Rebel Leader with a Heart
Since the pandemic, a lot of people got in touch with their fragility and mortality. That has led towards what is now known as “the great resignation”, where a huge number are either resigning or thinking about changing jobs. In today’s podcast, I will talk with fellow podcaster and inspired purpose coach Tony Martignetti to find out if you are climbing the right mountain, how you can find clarity in your life so that you can feel energized, fully present, and unstoppable in your current or new job!
But first, let’s find out who Tony is.
Who is Tony Martignetti?
Tony actually has a similar background to mine. Although he started out in the world of biotech, he soon got into the corporate world, like I did, and stayed there for 25 years. After that journey, he switched to coaching, where Tony got into contact with a lot of accomplished leaders, who felt stuck and didn’t quite know which step they should take next. Now, he is obsessed with helping those leaders reconnect with their inspired purpose. He does this through a podcast called The Virtual Campfire Podcast, his website, and his book Climbing the Right Mountain (you can find the links below).
Throughout our lives, we’ve been taught to work hard and be strong for the things we want to accomplish. And strength is indeed very important for us to persevere. However, when faced with a difficult situation, most people think they have to be strong by following through, working hard, and shutting down (negative) emotions. But for me, that no longer qualifies as being strong. If you want to inspire others, you cannot lock all these feelings up, because the truth is, people, see through your mask! If you cannot be honest to yourself, then how do you expect others to do the same?
While talking about this subject, Tony quoted an amazing sentence by Peter Bregman.
“If you’re willing to feel everything, you can have anything.”
So what is “strength”? It takes a lot of strength to be true and vulnerable to yourself and to others. And I noticed, that only when I showed what I was truly feeling, that I inspired others.
Soooo, how do you find your purpose?
I asked this very question to Tony, as this is his area of expertise. Yet, there is no clear answer for this question (that would be too easy ). But there are a couple of tips he gave me, which can be helpful for you guys as well!
A small step you can take is to pay attention to the small things in your day-to-day life that bring you joy and excitement. Those are actually the clues that you want to be taking note of, it’s your soul’s way of communicating your purpose with you.
Another thing you can do is to time travel (not actually time-traveling). Look at the job you have right now. What is it about the work you are doing? What got you to this job? What are the things that drew you into this work? Are those things aligned with what you want in the future? Now that you have diagnosed your path to where you are now, and comparing that with what you would like to reach in the future, try to analyze what you feel is helping you on that path to your desired future. But also try to identify the things you do that aren’t aligned with your future self.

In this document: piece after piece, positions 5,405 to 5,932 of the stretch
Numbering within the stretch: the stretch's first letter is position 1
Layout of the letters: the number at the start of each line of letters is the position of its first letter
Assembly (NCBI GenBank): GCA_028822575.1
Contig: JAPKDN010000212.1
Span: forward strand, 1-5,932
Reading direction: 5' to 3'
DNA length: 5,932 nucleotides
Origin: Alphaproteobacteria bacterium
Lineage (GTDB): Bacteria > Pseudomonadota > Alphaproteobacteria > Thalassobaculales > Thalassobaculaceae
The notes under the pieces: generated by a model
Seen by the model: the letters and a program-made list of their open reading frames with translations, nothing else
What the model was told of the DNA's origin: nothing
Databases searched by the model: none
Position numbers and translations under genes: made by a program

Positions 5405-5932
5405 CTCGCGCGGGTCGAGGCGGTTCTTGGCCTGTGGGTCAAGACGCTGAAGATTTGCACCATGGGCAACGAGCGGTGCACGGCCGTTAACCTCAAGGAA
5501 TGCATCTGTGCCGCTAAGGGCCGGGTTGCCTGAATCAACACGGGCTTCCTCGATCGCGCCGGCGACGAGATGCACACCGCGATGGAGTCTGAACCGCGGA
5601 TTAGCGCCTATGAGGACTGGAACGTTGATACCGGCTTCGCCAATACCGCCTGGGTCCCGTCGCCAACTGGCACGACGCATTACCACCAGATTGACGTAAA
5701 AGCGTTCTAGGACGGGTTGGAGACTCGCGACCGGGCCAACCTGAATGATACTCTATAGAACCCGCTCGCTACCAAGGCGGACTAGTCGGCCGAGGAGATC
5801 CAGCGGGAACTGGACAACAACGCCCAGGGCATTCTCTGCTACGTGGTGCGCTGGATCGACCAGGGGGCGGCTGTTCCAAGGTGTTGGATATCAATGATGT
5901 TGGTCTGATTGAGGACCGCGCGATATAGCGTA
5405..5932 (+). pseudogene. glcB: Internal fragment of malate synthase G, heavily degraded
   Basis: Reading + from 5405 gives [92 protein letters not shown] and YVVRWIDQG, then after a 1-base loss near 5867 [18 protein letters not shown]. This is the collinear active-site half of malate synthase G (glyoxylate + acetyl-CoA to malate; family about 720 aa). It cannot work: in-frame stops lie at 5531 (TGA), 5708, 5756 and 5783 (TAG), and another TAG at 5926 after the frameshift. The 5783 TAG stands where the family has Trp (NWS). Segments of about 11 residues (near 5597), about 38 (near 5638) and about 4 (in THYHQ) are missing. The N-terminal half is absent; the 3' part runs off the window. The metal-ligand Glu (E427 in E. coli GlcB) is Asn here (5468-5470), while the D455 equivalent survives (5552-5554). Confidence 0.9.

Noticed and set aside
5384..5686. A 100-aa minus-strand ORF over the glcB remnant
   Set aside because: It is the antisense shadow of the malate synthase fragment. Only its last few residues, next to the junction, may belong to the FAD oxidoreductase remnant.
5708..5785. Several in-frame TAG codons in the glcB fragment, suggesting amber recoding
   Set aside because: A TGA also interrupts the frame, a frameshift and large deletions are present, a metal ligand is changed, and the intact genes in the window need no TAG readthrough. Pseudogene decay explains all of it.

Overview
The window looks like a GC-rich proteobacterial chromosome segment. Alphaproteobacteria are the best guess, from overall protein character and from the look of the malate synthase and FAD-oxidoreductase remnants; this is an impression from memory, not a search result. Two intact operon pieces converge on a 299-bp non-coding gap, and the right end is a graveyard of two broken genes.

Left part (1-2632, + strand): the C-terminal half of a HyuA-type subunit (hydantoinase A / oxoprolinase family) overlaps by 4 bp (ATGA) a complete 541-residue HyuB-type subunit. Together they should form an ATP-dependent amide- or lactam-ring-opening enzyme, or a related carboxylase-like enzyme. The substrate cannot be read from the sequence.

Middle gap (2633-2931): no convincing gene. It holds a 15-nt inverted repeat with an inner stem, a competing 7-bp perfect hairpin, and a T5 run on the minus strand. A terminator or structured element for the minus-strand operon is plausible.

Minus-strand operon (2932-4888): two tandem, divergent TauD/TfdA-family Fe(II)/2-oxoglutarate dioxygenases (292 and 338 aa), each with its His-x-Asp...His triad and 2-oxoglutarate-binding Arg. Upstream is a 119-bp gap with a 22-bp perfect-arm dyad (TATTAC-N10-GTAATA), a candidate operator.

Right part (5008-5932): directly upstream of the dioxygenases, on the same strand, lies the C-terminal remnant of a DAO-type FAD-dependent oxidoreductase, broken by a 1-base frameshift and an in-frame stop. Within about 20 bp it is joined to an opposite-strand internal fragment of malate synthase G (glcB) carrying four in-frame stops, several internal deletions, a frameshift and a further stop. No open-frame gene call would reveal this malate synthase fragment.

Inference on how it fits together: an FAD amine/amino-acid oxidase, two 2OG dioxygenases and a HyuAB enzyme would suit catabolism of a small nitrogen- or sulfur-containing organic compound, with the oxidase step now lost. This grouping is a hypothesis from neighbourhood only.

Are you climbing the right mountain?
Tony has written a book called Climbing The Right Mountain. I really wanted to know why so many leaders are climbing the wrong mountain and putting in so much effort to reach that top.
Well, most people tend to get stuck in a path where society tells them what success looks like. We define success based on what everyone else thinks success looks like. Not measuring up to what everyone else sees as a success, often means that you consider yourself a failure. This also means that you will work even harder to live up to those expectations of success. And Tony emphasizes that climbing the mountain of success, where you work hard to become a CEO, isn’t a bad thing at all. You should absolutely do it. But you should do it for the right reasons. Do it based on your own terms of success.
How can you start climbing the right mountain?
If you know what your mountain of success looks like, that’s great! However, beginning the climb can be a hard thing to do. The important thing here is to know the difference between your goals and your plans. Your goal is your destination. If you had all the resources in the world, what would your private life and your work life look like? Don’t be afraid to be ambitious. Goals are made to put you in the right direction, not necessarily always to attain them exactly as they were laid out. The plan you make is an assembly of small steps you can actively take to climb towards that goal. These can be ambitious as well but have to be realistic. There is a great quote Tony gave me for this “climbing technique”.
“Expand your vision, narrow your focus.”
Don’t be afraid to dream big. Once you’ve set your eye on that dream, focus on the small steps you can take to achieve that dream!